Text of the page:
University of Milan
For a Sustainable Conception of the Right to Religious Freedom
The legal and political debate on religious liberty shows an increasing division between two groups of scholars. On the one hand, those who think it is impossible to take religious liberty seriously because we cannot produce a sound notion of religion; and on the other those who consider religious freedom, as it took form in the West, to be a universal principle whose exportation to all regions of the world is the key to the reduction of social conflicts. I would like to explore the possibility of a middle way between these two approaches on the base of the notions of “embedded evenhandedness” and “particular universality”. Taken together they can help to avoid both a skeptical/relativistic and a “Western-centered” conception of religious freedom. The research aims to explore this possibility through a comparative analysis of the constitutional models of religious freedom and a more in-depth examination of three controversial issues (apostasy, proselytism, blasphemy) in the legal systems of four countries.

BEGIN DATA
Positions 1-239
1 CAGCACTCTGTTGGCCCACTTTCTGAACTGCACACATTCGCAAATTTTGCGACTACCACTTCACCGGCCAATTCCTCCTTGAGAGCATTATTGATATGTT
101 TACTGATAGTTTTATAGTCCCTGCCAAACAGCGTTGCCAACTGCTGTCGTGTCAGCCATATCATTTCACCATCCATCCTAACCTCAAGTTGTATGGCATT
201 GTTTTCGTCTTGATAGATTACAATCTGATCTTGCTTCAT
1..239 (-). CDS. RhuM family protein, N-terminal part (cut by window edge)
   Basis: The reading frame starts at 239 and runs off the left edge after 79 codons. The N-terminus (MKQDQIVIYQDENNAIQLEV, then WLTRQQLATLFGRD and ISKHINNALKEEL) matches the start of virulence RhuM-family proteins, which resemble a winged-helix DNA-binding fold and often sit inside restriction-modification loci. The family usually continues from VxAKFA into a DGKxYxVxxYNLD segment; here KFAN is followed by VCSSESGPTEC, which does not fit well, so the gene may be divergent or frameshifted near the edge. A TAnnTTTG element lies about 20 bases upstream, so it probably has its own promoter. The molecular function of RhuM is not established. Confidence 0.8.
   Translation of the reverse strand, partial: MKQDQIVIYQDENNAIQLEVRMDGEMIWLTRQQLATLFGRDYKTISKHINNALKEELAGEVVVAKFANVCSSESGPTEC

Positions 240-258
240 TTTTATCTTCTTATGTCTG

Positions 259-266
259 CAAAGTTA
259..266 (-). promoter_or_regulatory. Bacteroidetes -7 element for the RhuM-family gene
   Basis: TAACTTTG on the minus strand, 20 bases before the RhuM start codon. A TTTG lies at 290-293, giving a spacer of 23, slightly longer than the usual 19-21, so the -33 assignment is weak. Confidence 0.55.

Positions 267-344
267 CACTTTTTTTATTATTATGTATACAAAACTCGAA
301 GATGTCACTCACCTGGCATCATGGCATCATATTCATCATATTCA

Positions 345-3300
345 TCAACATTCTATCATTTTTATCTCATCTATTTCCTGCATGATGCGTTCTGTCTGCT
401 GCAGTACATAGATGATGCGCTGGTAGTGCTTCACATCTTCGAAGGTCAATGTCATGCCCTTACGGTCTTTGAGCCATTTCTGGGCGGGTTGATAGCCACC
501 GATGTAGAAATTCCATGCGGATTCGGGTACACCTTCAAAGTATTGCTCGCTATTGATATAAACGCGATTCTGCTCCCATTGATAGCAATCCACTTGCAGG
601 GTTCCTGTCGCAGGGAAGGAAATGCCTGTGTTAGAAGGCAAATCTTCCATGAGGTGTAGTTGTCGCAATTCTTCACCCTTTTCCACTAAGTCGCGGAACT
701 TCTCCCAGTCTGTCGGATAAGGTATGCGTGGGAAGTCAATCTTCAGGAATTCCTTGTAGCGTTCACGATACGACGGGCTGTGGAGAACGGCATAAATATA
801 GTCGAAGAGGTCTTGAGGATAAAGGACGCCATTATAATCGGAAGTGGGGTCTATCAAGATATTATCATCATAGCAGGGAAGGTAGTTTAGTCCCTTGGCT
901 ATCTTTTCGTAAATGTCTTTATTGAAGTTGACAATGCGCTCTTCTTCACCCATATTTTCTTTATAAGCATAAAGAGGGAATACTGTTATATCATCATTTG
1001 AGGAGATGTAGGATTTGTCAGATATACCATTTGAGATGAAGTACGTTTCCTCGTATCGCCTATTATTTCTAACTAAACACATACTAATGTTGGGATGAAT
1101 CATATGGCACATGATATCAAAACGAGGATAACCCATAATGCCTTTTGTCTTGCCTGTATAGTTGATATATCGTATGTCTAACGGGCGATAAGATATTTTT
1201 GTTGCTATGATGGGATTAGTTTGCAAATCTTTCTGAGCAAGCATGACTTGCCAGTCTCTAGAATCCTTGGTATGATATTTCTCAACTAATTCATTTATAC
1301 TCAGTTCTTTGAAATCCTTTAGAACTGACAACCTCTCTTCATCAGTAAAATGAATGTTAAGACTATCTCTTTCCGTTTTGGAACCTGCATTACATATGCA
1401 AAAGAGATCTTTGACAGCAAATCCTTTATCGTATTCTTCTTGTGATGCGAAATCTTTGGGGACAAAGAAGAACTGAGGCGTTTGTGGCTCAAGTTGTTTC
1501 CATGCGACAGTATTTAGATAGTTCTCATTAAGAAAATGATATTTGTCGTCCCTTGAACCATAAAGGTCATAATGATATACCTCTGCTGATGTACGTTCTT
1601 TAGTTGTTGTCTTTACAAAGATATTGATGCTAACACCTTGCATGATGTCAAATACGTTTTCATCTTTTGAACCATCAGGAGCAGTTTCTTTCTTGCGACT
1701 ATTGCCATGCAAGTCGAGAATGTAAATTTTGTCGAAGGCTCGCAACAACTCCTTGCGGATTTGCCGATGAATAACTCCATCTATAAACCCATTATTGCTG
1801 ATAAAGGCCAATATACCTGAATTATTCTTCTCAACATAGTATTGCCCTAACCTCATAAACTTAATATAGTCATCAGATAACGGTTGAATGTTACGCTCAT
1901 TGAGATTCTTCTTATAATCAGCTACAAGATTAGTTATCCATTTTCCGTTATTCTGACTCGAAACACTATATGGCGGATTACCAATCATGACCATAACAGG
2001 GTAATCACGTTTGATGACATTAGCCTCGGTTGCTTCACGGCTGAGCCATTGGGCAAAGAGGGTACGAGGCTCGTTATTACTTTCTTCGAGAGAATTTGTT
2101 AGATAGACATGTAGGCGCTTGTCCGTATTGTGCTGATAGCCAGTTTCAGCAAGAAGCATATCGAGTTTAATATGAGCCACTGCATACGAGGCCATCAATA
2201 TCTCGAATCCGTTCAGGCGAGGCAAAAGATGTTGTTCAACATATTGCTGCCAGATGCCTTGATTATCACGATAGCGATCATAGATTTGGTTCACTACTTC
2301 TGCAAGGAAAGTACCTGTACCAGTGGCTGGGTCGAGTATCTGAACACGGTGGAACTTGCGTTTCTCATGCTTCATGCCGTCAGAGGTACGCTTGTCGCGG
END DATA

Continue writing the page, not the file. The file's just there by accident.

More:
Silvio Ferrari is professor of Law and Religion at the University of Milan. His main fields of interest are law and religion in Europe, comparative law of religions, and the Vatican policy in the Middle East. He is honorary president of ICLARS (International Consortium for Law and Religion Studies) and member of the International Academy of Comparative Law. He is also one of the editors-in-chief of the Oxford Journal of Law and Religion. His publications in English include Handbook of Law and Religion (forthcoming with Routledge in 2015) and Religion in Public Spaces, Ashgate 2012 (edited together with S. Pastorelli).